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Wednesday, November 03, 2004

Election recap

Kerry concedes. Game over. Blah, blah, blah.

My excuse for the incorrect predictions? The election polls were wrong and turnout apparently wasn't so high.

CNN, in fact, has changed the results of its exit polls since this morning at 1:30 am. Now, after "reweighting" them, they show Bush winning one age demographic and tying in the other. This is the same simple demographic breakdown I cited last night which predicted a big Kerry victory.

I'm not going to talk about why the polls were apparently so wrong, but someone should.

After all, election polls are frequently used as a tool to monitor the veracity of elections.

This is from Michael Barone's Reuters column soon after the last Venezuelan election:
"Were NY Pollsters Just Playing a Joke on Chavez?" That was the typically cheeky headline on an item about the Venezuela election in The Hotline political digest ( this week. The item quoted a press release from the polling firm Penn, Schoen & Berland Assoc. saying, "Exit Poll Results Show Major Defeat for Chavez." The release, dated 7:30 p.m., said, "With Venezuela's voting set to end at 8 p.m. EST according to election officials, final exit poll results from Penn, Schoen & Berland Associates, an independent New York-based polling firm, show a major victory for the 'Yes' movement, defeating Chavez in the Venezuela presidential recall referendum." The poll showed 59 percent in favor of recalling Chavez, 41 percent against.

The next morning, Chavez was declared the winner by an almost exact opposite margin. "About 58 percent said 'no' to a recall, while 42 percent said 'yes,'" wrote the Washington Post.
How could the election polls have been so wrong in Venezuela? Barone's answer is one-party authoritarian rule. In other words, there weren't any checks and balances in Chavez's regime:
Venezuela's President Hugo Chavez has been running an authoritarian regime. By various means he has taken control of the legislature, the courts, the armed services and the police. His thugs have been intimidating and even killing the regime's opponents. The literature on this is voluminous....He sought to block the referendum by extralegal means and, having failed at that, resorted to intimidation to win it. There is no reason to believe that he would stop at election fraud.
Maybe I'm just paranoid since I watched most of "Bush's Brain" the night before the election.

Anyway, Barone says election polls are a valuable tool against fraud:
One weapon against such fraud is the exit poll. As Doug Schoen of Penn Schoen points out, his firm has conducted exit polls in Mexico and, just a few days ago, in the Dominican Republic, which produced results very close to the election results. His partner Mark Penn points out that the firm conducted two previous exit polls in Venezuela, both of which were on the mark. Warren Mitofsky's firm, Mitofsky International, has produced exit polls with similar results in Mexico and Russia. Mitofsky recalls that in 1994, Mexican President Carlos Salinas, seeking credibility with foreign investors for that year's Mexican elections, asked him for advice on what to do. Allow independent exit polls, Mitofsky advised, sponsored by the media, and allow the results to be announced soon after the voting. Mitofsky's exit poll results, announced soon after the polls closed, did in fact come close to the official results, as did another Mitofsky poll in 2000. More important, they provided independent confirmation of the fairness of the count.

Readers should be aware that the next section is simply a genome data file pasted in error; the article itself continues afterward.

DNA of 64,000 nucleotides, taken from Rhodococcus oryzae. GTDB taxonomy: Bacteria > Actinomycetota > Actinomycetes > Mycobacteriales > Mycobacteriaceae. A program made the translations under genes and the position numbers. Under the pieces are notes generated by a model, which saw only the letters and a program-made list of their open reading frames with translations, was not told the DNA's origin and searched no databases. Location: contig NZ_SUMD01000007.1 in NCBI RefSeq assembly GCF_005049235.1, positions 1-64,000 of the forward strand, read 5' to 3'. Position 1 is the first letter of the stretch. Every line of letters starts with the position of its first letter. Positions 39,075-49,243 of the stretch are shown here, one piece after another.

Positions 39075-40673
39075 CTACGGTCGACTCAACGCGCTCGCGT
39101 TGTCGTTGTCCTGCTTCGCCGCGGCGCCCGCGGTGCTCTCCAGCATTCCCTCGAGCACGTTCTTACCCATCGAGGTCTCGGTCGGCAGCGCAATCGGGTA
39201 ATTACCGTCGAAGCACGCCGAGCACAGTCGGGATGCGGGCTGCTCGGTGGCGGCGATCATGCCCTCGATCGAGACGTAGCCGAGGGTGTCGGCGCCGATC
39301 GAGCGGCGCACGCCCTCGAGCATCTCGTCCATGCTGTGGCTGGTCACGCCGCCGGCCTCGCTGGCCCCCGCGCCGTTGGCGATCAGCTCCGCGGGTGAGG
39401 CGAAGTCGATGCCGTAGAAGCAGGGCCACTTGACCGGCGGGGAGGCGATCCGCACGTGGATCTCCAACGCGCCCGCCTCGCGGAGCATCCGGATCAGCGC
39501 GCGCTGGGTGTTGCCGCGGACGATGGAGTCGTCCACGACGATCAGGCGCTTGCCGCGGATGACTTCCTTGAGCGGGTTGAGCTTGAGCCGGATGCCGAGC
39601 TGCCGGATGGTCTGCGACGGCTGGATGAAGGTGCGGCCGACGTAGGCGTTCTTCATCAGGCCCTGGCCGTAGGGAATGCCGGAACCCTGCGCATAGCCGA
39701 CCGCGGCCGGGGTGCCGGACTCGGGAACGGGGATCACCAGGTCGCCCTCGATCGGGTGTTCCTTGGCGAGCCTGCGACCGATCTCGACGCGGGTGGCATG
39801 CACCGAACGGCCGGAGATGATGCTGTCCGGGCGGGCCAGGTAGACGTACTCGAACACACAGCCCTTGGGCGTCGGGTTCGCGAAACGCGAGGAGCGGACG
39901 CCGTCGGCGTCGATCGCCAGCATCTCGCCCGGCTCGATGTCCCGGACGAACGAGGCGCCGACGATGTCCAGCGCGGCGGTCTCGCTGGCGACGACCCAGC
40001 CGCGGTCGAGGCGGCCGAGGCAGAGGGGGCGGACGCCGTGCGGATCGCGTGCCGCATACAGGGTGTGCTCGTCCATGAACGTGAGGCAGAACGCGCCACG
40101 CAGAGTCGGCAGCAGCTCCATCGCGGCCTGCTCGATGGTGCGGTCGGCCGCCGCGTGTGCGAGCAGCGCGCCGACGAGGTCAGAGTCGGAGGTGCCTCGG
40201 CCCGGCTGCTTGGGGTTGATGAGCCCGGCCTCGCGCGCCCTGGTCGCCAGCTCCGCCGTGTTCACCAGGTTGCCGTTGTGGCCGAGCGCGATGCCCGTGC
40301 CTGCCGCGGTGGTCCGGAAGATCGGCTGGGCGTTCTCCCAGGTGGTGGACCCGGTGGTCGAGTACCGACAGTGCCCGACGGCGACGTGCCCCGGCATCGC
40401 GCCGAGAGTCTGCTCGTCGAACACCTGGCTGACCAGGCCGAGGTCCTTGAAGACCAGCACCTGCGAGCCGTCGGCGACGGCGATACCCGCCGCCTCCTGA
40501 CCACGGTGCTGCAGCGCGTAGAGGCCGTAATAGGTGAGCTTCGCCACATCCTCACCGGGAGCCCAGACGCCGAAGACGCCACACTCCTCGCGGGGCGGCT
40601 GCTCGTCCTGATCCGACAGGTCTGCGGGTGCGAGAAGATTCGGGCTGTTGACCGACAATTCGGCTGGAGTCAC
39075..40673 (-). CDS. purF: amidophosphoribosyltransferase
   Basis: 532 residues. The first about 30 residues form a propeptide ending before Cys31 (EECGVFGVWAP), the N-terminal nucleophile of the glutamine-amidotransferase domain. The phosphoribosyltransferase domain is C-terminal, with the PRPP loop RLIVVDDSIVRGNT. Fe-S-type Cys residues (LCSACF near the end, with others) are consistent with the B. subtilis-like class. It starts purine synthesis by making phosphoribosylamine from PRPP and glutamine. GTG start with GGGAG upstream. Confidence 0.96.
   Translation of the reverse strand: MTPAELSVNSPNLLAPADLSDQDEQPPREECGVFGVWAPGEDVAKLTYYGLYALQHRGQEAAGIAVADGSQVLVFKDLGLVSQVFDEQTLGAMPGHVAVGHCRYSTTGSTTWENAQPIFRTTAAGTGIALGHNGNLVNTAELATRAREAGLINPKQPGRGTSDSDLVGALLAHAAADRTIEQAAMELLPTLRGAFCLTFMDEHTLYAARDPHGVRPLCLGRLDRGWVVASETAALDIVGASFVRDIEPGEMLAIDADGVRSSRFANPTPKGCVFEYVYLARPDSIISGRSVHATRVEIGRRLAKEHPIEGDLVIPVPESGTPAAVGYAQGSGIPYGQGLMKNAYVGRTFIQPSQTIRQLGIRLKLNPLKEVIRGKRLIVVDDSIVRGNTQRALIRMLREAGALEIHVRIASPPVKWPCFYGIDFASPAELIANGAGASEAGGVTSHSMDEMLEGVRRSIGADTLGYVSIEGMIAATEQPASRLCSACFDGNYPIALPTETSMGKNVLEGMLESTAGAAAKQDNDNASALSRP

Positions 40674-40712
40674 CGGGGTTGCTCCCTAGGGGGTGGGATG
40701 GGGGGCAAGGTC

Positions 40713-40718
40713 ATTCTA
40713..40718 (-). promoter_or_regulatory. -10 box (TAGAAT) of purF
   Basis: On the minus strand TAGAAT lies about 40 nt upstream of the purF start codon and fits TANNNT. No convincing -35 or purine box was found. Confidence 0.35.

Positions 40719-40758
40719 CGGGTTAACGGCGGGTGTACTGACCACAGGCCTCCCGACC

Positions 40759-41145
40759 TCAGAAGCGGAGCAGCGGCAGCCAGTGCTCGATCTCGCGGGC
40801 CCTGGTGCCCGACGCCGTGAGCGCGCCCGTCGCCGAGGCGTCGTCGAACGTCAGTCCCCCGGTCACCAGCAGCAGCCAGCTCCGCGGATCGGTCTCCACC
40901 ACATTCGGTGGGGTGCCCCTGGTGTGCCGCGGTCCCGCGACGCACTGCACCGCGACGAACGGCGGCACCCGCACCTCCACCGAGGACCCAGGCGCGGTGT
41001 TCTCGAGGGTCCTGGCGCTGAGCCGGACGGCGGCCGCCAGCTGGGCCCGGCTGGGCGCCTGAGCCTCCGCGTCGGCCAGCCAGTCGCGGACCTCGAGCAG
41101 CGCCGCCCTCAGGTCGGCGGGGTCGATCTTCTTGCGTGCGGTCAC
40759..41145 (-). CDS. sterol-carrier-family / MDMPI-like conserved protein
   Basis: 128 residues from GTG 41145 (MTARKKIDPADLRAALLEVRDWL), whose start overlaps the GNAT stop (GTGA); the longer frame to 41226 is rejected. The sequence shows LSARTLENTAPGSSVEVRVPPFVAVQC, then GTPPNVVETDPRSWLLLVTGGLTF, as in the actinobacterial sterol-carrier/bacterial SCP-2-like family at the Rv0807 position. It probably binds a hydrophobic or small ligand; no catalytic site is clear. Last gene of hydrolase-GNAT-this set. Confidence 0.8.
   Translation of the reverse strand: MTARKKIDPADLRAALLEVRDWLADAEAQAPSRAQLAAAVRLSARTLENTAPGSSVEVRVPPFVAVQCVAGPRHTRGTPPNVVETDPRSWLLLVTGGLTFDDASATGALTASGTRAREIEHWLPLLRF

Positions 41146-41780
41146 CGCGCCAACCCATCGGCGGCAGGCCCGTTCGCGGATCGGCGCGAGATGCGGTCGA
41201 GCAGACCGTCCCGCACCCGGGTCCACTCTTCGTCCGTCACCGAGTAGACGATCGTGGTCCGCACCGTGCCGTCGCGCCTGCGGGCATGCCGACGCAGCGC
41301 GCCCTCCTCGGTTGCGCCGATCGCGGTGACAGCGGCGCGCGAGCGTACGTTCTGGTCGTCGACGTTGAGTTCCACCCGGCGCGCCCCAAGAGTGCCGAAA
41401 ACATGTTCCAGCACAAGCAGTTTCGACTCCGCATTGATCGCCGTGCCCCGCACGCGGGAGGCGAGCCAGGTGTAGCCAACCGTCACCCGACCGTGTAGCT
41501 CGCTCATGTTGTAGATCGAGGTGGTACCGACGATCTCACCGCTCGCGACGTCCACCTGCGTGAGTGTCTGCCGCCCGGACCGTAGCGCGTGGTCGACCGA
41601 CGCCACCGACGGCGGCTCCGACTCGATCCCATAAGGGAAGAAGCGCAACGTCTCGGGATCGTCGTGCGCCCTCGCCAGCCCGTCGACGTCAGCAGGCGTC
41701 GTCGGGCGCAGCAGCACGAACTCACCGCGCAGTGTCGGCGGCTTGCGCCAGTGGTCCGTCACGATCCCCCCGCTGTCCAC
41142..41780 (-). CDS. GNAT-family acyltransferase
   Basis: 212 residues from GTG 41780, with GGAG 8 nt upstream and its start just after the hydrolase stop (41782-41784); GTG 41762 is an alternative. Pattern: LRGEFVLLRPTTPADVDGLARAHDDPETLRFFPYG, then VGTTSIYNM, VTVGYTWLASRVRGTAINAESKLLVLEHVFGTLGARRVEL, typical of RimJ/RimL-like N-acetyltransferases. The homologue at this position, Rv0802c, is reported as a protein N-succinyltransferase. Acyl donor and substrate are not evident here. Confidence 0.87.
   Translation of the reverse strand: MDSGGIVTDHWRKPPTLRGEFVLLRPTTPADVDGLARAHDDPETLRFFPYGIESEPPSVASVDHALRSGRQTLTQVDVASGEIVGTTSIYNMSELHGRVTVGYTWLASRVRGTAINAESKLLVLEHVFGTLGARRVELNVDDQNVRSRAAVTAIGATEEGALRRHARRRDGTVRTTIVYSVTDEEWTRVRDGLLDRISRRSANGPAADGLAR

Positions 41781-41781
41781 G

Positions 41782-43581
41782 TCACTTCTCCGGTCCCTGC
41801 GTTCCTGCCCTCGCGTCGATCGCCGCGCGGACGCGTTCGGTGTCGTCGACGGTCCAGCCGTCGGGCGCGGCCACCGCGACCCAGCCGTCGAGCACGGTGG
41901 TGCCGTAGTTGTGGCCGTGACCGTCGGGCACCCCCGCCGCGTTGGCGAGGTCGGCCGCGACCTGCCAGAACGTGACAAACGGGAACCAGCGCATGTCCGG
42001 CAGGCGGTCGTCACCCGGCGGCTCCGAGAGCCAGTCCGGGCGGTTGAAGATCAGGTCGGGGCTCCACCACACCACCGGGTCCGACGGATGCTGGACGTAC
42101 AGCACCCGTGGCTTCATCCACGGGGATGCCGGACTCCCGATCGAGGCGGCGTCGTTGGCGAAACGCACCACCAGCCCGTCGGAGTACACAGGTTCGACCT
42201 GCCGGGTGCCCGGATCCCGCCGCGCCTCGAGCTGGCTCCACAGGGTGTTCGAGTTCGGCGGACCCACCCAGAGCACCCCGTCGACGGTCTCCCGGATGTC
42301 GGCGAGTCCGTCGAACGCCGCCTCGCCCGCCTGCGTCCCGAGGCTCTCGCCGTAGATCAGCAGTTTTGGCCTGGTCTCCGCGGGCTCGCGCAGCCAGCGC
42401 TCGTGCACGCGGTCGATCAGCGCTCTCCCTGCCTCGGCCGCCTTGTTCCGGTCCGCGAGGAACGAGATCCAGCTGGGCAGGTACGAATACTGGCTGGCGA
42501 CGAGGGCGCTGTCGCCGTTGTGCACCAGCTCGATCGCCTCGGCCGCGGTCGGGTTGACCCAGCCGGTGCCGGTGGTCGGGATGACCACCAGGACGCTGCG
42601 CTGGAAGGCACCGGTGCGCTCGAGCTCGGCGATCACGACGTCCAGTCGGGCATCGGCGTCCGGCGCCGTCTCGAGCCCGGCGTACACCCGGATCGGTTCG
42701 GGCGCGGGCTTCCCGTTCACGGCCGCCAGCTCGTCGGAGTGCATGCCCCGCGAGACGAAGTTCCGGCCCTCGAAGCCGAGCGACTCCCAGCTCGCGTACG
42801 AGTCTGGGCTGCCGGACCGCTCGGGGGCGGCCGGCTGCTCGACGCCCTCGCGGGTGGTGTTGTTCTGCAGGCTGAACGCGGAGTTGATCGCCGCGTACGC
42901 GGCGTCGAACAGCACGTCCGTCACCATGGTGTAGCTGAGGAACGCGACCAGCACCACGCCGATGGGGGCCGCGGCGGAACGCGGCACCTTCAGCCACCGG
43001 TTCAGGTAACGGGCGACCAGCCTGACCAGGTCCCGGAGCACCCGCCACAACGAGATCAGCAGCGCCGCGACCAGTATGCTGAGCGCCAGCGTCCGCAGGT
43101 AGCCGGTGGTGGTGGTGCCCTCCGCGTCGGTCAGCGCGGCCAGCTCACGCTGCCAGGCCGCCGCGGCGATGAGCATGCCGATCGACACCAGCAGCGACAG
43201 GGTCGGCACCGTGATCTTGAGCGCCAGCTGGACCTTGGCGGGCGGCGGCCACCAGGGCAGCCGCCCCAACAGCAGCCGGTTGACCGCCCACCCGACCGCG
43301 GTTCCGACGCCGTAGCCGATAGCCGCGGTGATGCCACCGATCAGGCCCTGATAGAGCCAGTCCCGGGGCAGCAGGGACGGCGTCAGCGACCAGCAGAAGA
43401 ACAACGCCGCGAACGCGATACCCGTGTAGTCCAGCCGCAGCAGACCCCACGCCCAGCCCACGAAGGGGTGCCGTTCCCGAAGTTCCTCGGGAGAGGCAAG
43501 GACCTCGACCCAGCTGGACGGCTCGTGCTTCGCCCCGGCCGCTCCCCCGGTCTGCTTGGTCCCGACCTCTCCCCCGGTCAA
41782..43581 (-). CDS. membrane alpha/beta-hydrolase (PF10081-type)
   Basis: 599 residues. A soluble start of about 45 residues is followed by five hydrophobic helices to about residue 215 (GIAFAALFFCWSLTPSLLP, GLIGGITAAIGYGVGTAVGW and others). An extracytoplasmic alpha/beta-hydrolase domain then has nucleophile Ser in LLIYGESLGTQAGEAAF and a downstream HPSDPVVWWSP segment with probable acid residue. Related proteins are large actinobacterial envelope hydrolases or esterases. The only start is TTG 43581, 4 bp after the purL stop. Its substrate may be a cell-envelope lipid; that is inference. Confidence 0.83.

Again, why are accurate polls so necessary? Another part of the reason is that electronic voting machines are easily manipulated and there's no paper trail:
The Penn Schoen exit poll was conducted at about 200 polling places and produced more than 20,000 responses. Changing those results from something like 42-58 (the Chavez announced figure) to 59-41 would be quite a feat. The firm employed supervisors to make sure the polling was done right. And its results by precinct can be checked against the official results reported for that precinct.

In contrast, it would be far easier, given the touch-screen voting method and central tabulation used in Venezuela, for the central counting center to falsify the results. All you would have to do is program the computer to count every sixth "yes" vote as a "no." That would transform a 59-41 vote to 42-58. And the results would still show pro-Chavez areas voting for him and anti-Chavez areas going the other way—just by different margins.

....Schoen has little doubt what happened. "I think it was a massive fraud," he told me. "Our internal sourcing tells us that there was fraud in the central commission." This was not the first time he has encountered such things. "The same thing happened in Serbia in 1992, by [President Slobodan] Milosevic. He did it again in the local elections in 1996. As a result, hundreds of thousands of people died. Had he been caught [in this fraud] in 1992, this would not have happened."

In Venezuela this year, as in Serbia in 1992, I think it's overwhelmingly likely that the exit poll was far closer than the officially announced results to the way people actually voted.
This is all just FYI.

You know, backgroud, historical information.

I haven't joined the tinfoil hat anti-Diebold crowd.

I'll just keep typing my book about the Bush Doctrine, which should now find a publisher and an audience.

Who is Michael Barone? He:
is a senior writer for U.S.News & World Report and principal coauthor of The Almanac of American Politics. He has written for many publications–including the Economist and the New York Times. Barone graduated from Harvard College and then Yale Law School and was an editor of the Harvard Crimson and the Yale Law Journal.
You can see, he's your typical left-wing conspiracy theorist.

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